Press Release - New study: non-citizen voters in California and nationwide could impact elections - by The Social Contract Press

The Social Contract Press

Please see this Press Kit
New Study: Non-Citizen Voters Could Decide Upcoming Elections
Report to be Released on October 7 in Washington, D.C.

Contact: Fran Griffin
Griffin Communications
Phone: (703) 255-2211
Thursday, September 25, 2008

WASHINGTON, D.C. -- An estimated 1.2 to 2.7 million non-citizen immigrants who have registered to vote could be the tipping balance in the November elections, according to a new study, "How Many Non-Citizen Voters? Enough to Make a Difference: The Impact of Non-Citizen Voting on the American Elections" by immigration researcher David Simcox.

The new study -- to be released on October 7 in Washington, D.C. -- estimates that in 2006 non-citizen voters ranged from

-- 127,000 to 235,000 in New York;
-- 57,000 and 113,000 in New Jersey;
-- 87,000 and 209,000 in Illinois;
-- 476,000 to 700,000 in California;
-- 146,000 and 232,000 in Florida;
-- 161,000 to 333,000 in Texas; and
-- 41,000 to 86,000 in Arizona.

The estimated totals nationwide of non-citizen voters in the 2006 elections range from 1,839,000 to 2,714,00 illegal voters according to the new study.

These figures of illegal voters were projected from a 2007 California poll demonstrating that 12 percent of adult non-citizens are registered to vote.

The report will be released by The Social Contract Press at a News Conference at 1 p.m. on Tuesday, October 7, at the National Press Club (Zenger Room, 529 14th St., NW) in Washington, D.C. (Refreshments and light fare will be served at 12:15 p.m.)

The figures comprise a substantial voting bloc for the upcoming election. In addition, the report pinpoints absentee voting as the greatest facilitator of fraudulent voting. "Once one has registered fraudulently, he or she can obtain an absentee ballot for every election thereafter if he or she wishes. The lack of 'in-person, at-the-polls' accountability makes absentee ballots the 'tools of choice' for those include to commit voter fraud," the report says.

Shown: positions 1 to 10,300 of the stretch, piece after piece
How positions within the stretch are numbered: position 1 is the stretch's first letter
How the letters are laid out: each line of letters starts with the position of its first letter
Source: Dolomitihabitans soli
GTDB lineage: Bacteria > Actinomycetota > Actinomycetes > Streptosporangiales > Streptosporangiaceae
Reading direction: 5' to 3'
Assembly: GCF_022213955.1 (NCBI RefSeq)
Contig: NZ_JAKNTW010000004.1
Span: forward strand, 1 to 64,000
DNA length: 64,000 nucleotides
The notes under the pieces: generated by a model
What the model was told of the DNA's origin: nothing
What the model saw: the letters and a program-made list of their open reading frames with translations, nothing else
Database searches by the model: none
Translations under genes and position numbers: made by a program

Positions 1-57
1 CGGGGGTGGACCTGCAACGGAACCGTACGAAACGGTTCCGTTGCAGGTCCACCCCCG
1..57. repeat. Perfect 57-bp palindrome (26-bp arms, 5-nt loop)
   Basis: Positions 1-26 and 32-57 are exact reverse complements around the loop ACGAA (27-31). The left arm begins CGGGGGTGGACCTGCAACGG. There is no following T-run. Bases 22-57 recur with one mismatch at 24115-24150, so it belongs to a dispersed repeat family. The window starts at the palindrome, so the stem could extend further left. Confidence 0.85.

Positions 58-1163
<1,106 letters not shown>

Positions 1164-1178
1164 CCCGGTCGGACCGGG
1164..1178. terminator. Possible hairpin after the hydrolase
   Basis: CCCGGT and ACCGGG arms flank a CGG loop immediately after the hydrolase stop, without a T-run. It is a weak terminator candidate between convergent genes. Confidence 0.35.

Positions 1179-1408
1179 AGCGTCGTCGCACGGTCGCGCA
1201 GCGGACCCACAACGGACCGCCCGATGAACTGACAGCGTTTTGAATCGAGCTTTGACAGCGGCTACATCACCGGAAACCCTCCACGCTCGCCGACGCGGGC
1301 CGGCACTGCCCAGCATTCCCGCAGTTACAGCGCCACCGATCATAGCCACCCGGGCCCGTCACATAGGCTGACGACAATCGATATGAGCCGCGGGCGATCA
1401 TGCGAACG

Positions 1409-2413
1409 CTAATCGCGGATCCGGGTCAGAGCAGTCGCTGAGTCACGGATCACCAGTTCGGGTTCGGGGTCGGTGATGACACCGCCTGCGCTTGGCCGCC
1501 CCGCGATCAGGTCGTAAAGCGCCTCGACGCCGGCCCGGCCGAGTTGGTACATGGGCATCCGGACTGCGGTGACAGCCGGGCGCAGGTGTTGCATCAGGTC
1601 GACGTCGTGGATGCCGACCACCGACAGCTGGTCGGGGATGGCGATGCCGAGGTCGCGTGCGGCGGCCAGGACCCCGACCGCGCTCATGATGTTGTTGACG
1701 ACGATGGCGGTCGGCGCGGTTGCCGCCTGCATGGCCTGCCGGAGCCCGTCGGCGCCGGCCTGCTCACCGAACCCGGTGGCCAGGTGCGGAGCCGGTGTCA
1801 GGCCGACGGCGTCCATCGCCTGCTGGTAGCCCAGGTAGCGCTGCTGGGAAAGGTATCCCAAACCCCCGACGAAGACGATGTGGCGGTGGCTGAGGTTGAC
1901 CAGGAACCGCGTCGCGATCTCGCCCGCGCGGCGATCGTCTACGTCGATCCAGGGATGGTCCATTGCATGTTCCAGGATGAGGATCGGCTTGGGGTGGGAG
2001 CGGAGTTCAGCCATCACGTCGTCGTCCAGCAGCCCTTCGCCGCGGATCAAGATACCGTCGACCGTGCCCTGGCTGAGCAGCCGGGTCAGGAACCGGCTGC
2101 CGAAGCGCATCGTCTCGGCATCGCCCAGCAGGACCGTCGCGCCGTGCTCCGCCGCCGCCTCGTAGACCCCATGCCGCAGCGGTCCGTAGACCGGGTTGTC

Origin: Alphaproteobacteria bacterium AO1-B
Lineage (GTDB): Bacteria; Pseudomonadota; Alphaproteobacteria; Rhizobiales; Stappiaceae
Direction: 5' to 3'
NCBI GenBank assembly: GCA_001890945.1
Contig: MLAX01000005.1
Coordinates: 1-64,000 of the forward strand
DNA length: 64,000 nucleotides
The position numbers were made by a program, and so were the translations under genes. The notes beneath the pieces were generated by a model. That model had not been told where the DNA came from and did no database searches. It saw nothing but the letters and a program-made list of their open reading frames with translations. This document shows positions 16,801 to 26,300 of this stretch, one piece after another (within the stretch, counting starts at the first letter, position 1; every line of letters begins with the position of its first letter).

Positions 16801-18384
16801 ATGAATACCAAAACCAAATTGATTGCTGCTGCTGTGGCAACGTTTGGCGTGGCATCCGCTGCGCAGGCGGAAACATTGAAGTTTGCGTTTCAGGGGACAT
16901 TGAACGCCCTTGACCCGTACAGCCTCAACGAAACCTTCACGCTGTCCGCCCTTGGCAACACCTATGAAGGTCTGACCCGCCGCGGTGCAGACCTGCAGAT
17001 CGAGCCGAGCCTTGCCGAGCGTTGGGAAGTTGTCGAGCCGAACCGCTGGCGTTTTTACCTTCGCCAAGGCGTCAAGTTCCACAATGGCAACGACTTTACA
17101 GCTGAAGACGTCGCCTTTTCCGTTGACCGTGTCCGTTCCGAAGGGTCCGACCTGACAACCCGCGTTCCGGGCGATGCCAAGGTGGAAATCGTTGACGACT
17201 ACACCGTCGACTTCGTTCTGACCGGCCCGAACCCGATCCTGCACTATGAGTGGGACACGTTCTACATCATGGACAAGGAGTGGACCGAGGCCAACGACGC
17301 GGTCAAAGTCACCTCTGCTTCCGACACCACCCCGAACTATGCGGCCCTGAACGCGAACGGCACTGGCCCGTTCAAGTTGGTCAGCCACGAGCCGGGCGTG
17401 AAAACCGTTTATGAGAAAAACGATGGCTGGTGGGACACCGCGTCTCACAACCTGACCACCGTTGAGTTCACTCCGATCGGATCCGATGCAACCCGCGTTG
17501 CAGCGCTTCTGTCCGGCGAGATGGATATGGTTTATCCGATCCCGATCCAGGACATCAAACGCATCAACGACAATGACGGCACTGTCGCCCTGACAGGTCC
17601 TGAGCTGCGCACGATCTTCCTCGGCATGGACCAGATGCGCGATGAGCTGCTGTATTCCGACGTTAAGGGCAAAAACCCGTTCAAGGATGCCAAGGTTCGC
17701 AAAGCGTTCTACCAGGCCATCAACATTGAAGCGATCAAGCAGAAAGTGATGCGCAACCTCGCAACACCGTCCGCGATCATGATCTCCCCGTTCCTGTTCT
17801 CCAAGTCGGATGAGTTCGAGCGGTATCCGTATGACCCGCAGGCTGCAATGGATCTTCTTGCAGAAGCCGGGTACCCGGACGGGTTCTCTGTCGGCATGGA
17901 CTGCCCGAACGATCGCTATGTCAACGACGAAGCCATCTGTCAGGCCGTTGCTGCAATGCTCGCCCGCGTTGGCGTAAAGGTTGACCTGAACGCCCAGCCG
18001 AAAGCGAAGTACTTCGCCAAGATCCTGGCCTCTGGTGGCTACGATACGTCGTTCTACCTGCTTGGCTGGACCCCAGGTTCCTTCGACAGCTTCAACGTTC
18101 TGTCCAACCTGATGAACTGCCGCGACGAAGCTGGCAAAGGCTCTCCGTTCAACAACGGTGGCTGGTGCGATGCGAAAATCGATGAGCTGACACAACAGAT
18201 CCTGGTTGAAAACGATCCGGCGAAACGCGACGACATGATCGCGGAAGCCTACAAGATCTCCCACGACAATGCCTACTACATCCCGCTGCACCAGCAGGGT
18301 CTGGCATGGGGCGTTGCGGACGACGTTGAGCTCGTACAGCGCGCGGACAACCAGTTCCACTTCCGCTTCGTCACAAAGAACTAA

Noting that the 2008 elections have stimulated urgent voter registration drives by national ethnic groups, Simcox concludes that "there is an urgency for citizens, naturalized or native, to decide whether voting should remain an exclusive attribute of citizenship and to demand the safeguards to make it so."

David Simcox, who researches and writes on population and immigration trends, examined the U.S. Census and voter registrations along with other national data sources including the 2007 statewide survey by the respected Public Policy Institute of New York; Pew Hispanics Center figures; and the Leavey Center for the Study of Los Angeles of Loyola Marymount University, among other sources.

Copies of the study will be available for interested journalists. To receive a copy of the report or to set up an interview with the report's author, contact Fran Griffin, below.

Photos available for this release:
Cover of the new study, "How Many Non-Citizen Voters? Enough to Make a Difference" by David Simcox

To view photos, go to and enter Release ID: 168035.

For more information,

Watch the press conference

Read the full report, How Many Non-Citizen Voters?

Photos of the press conference.

See more information.